eBay brought back our ability to barter for items we wanted as was done in the 1800s. One day I saw someone list a CT-1 for a starting price of $125. I send him an email telling him he should take a look at the current prices and the completed listings to realize he overpriced his listing and he would never sell it at that price. As politely as he could he told me to piss off.

He kept relisting his current probe every week and it never sold because there were always others listed for $25-$35. Most buyers knew there was almost nothing that can go wrong with these things so why pay more for one? This went on for at least 6 months then someone bought this sellers CT-1 current probe. This probably happened because that week there were no others listed and the buyer needed it in a hurry or didn't know how to look up the price of completed listings.

Overnight the new listings for these current probes all jumped to over $100 and stayed there. This seller had forced the asking price to jump almost 4X by what he did. After a while I stopped following the prices since I was not going to pay that for something I used to pay a lot less for. Prices for these things on eBay are now off the wall. $125 would be a bargain compared to what they are asking today.

Since then I have seen the same kind of thing happen with other items. But the opposite must happen as well from time to time when the market adjusts the price down to a level where buyers see the value of something and the demand starts to pick up. At the higher price there was no demand at all.

Dennis Tillman W7PF

-----Original Message-----
From: [] On Behalf Of Greg Muir via Groups.Io
Sent: Friday, August 16, 2019 10:28 PM


The offerings from distributors are poorly worded to a great extent making it rather confusing as to what the offering is.. Looking in a 1966 Tektronix catalog (yes, these things have been around for some time) on page 145 they single out the "probe" (cable) from the CT series current transformers by stating that the "probe" serves as an interconnecting cable between the current transformer and oscilloscope. And it was a jaw drop to see the prices then as compared to now:

CT-2 current transformer: $17
P6041 current probe: $12
Both together: $31

If you look on Newark, they specifically call out the P-6041 as the cable only ( and offer the CT probes together with the P-6041 for a price in the $800 range. The current price offering as compared to the 1966 one seems to have appreciated in a manner akin to that of gold.

As to why one would give a cable the label of "probe" as well as a probe model designation is beyond me. The CT-6 is a horse of a different color and also draws a hefty price close to $1k. But it's bandwidth is good to 2 GHz.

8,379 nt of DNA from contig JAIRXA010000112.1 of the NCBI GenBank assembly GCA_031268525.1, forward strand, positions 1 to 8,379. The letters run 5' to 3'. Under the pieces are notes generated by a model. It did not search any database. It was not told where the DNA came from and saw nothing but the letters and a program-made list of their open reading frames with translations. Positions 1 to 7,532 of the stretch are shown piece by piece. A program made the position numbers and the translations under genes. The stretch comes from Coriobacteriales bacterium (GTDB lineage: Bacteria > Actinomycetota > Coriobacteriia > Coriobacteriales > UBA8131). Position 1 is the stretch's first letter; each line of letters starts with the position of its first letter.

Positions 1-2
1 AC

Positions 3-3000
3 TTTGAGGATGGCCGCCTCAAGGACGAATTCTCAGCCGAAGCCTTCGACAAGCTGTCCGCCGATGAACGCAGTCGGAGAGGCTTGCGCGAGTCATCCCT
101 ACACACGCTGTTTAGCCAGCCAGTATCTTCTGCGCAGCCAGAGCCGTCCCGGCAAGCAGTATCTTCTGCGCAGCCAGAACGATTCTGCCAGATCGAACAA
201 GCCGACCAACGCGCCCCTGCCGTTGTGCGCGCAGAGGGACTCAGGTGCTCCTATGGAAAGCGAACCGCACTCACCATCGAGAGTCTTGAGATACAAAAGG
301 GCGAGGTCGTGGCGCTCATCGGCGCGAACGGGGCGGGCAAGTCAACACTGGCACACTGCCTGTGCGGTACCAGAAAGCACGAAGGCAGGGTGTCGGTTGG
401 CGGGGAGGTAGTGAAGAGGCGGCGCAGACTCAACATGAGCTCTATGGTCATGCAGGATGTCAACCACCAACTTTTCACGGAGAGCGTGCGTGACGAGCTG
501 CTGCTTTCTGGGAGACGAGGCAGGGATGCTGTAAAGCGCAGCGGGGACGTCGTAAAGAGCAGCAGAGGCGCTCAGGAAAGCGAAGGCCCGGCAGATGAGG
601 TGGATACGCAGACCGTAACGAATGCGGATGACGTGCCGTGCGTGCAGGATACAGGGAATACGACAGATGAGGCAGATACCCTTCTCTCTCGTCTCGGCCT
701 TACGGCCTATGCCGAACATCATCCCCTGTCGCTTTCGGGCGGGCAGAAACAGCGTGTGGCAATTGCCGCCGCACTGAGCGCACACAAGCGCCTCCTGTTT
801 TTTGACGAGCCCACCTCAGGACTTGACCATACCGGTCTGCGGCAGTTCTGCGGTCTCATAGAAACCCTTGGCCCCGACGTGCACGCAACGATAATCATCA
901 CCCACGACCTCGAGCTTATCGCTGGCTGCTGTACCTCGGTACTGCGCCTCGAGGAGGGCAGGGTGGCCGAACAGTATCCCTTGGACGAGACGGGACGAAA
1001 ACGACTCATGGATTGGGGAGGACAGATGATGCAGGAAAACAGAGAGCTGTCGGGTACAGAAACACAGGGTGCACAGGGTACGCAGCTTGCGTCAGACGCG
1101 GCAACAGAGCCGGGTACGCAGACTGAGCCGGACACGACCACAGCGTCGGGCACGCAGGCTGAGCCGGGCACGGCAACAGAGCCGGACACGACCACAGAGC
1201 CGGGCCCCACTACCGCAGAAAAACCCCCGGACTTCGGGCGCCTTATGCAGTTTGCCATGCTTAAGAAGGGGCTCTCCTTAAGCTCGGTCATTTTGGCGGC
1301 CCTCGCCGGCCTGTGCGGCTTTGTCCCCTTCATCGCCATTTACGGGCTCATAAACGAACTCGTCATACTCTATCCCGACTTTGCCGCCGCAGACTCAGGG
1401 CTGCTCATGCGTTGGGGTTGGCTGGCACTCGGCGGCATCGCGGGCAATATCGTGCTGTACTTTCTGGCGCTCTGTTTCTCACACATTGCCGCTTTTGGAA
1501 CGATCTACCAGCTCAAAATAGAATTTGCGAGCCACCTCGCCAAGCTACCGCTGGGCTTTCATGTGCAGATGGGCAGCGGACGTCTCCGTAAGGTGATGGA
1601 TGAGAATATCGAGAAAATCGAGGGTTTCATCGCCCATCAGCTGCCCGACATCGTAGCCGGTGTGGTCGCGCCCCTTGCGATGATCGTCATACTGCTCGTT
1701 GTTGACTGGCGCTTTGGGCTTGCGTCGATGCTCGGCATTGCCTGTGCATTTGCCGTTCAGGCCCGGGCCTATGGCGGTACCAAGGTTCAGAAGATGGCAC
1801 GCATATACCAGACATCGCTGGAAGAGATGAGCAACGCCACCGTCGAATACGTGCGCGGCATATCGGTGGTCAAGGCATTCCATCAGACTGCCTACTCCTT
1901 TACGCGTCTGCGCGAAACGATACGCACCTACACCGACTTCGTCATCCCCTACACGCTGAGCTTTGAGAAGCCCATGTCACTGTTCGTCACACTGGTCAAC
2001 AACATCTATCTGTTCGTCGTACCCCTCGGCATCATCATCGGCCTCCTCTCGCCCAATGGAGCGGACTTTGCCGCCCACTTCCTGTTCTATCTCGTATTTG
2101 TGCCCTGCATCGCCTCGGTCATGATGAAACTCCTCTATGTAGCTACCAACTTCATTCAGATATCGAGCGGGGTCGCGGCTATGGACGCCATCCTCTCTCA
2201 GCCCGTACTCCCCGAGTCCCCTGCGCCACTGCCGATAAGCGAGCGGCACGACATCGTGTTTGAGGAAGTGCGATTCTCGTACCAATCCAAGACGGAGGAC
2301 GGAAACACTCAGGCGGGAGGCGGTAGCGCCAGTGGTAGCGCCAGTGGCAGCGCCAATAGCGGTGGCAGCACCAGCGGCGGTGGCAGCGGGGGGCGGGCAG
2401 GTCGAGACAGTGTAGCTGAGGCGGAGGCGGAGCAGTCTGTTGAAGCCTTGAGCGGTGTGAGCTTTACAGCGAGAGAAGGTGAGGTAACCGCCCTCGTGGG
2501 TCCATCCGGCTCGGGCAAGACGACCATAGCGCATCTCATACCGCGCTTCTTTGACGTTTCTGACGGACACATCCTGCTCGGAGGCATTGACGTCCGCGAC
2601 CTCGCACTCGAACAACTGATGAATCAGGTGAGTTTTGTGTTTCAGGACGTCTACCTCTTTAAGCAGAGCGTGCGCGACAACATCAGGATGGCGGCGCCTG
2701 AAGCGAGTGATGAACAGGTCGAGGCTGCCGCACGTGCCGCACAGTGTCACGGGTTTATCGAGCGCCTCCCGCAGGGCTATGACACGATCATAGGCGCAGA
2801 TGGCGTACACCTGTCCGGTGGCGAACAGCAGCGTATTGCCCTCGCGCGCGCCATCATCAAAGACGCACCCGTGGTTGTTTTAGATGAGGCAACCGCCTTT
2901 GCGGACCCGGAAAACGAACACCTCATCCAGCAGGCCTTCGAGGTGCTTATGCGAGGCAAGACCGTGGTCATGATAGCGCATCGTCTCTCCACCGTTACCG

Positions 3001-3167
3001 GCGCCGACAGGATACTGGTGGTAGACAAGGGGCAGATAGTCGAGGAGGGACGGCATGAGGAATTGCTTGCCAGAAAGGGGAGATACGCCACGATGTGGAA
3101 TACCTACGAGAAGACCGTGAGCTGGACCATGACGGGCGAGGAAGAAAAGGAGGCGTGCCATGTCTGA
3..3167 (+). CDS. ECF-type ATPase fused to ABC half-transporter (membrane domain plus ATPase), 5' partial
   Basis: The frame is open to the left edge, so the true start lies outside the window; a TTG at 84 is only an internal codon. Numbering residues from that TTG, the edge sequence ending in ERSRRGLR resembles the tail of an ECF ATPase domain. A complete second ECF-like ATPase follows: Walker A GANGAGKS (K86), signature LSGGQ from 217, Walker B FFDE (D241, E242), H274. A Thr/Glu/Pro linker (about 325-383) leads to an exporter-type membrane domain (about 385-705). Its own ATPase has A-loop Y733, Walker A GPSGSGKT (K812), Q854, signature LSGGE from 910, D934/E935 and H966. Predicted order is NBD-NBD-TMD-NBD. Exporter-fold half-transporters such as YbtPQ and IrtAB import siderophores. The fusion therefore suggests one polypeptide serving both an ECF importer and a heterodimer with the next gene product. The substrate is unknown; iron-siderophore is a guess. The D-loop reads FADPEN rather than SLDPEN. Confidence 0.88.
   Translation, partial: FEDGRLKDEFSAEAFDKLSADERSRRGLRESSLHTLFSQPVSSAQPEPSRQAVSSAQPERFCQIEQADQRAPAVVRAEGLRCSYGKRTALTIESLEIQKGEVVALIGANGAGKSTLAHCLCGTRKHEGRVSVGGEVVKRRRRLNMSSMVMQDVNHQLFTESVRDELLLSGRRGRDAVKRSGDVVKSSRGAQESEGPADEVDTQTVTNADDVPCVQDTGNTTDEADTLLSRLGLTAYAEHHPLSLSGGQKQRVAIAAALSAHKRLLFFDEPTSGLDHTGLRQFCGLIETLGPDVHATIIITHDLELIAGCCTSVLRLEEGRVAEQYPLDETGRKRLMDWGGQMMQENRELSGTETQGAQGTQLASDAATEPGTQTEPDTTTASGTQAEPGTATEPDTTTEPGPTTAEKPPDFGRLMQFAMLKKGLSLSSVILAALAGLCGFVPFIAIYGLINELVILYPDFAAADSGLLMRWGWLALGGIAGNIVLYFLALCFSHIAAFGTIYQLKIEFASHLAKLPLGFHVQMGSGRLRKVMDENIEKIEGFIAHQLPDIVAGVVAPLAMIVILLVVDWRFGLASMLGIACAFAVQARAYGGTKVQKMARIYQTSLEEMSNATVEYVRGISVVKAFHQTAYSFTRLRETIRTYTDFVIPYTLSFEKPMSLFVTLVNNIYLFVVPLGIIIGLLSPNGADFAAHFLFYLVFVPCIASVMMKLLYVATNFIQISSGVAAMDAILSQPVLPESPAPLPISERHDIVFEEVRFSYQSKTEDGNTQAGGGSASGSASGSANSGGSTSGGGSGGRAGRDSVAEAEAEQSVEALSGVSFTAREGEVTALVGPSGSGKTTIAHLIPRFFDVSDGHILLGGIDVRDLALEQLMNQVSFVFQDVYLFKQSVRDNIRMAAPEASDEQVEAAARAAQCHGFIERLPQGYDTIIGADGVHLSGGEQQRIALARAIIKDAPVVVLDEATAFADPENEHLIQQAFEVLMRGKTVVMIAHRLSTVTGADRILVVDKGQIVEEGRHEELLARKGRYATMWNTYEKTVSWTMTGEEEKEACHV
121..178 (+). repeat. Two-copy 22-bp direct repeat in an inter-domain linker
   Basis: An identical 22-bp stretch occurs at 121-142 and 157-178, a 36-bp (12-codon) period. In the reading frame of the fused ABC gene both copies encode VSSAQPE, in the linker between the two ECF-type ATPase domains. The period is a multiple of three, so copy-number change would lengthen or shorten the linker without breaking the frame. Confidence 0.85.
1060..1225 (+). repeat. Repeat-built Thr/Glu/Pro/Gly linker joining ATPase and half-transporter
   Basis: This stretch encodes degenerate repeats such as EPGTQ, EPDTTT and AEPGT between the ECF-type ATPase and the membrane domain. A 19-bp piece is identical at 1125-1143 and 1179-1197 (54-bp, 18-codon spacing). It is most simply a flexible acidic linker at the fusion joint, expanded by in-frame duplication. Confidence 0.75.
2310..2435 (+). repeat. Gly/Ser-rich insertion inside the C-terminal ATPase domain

Dennis Tillman W7PF
TekScopes Moderator

Re: TOPIC CHANGE: Pro's and Con's of the 576 and 577 Curve Tracers. WAS: 5xx 'Scopes


Hi Dave,
What does a 7704A with a P7001 have to do with curve tracers???
The reason I changed the topic was to separate the discussion about 500 series scopes from the discussion going on about transistor curve tracers with the same subject.
Dennis Tillman W7PF

-----Original Message-----
From: [] On Behalf Of Dave Seiter
Sent: Thursday, August 15, 2019 11:45 PM
Subject: Re: [TekScopes] TOPIC CHANGE: Pro's and Con's of the 576 and 577 Curve Tracers. WAS: 5xx 'Scopes

I picked up a 7704A w/ P7001 about 7 years ago specifically because it had the core version of the memory and it was local. I've always wanted something with working core (and of course, it was a Tek product). Had to miss a free department lunch to pick it up. It came with hard copies of all the manuals. It had some modifications on the rear, and I've never gotten around to trying it (like some many other projects, I've been waiting for just the right time...) -Dave
On Thursday, August 15, 2019, 12:32:29 PM PDT, Raymond Domp Frank <@Raymond> wrote:

On Thu, Aug 15, 2019 at 08:45 PM, Dennis Tillman W7PF wrote:

The DPO used a DEC PDP-8 minicomputer to capture data from the 7704
lower section plugins and display the results on the 7704 upper
display section. Tek listed the DPO in its catalogs from 1974 to 1981.
In 1981 Tek introduced the
7854 which does all of this in a normal size 4-wide mainframe using a
microcomputer instead of the PDP-8 minicomputer.
This is incorrect.
The DPO that you're referring to used a 7704A, with separate sections. The 7704 had the old, one-piece construction. the later 7904/7904A have the same distinction.

Between the top section "D7704 Display Unit" and the bottom section "A7704 Acquisition Unit", that together made up a 7704A, Tek inserted the "P7001 Processor Unit".
The P7001 section provided the data capture and storage. Acquired data could be transferred to a minicomputer (Tek setup used a DEC PDP-8), processed further and if required, sent back to the P7001, which could show the result on the D7704.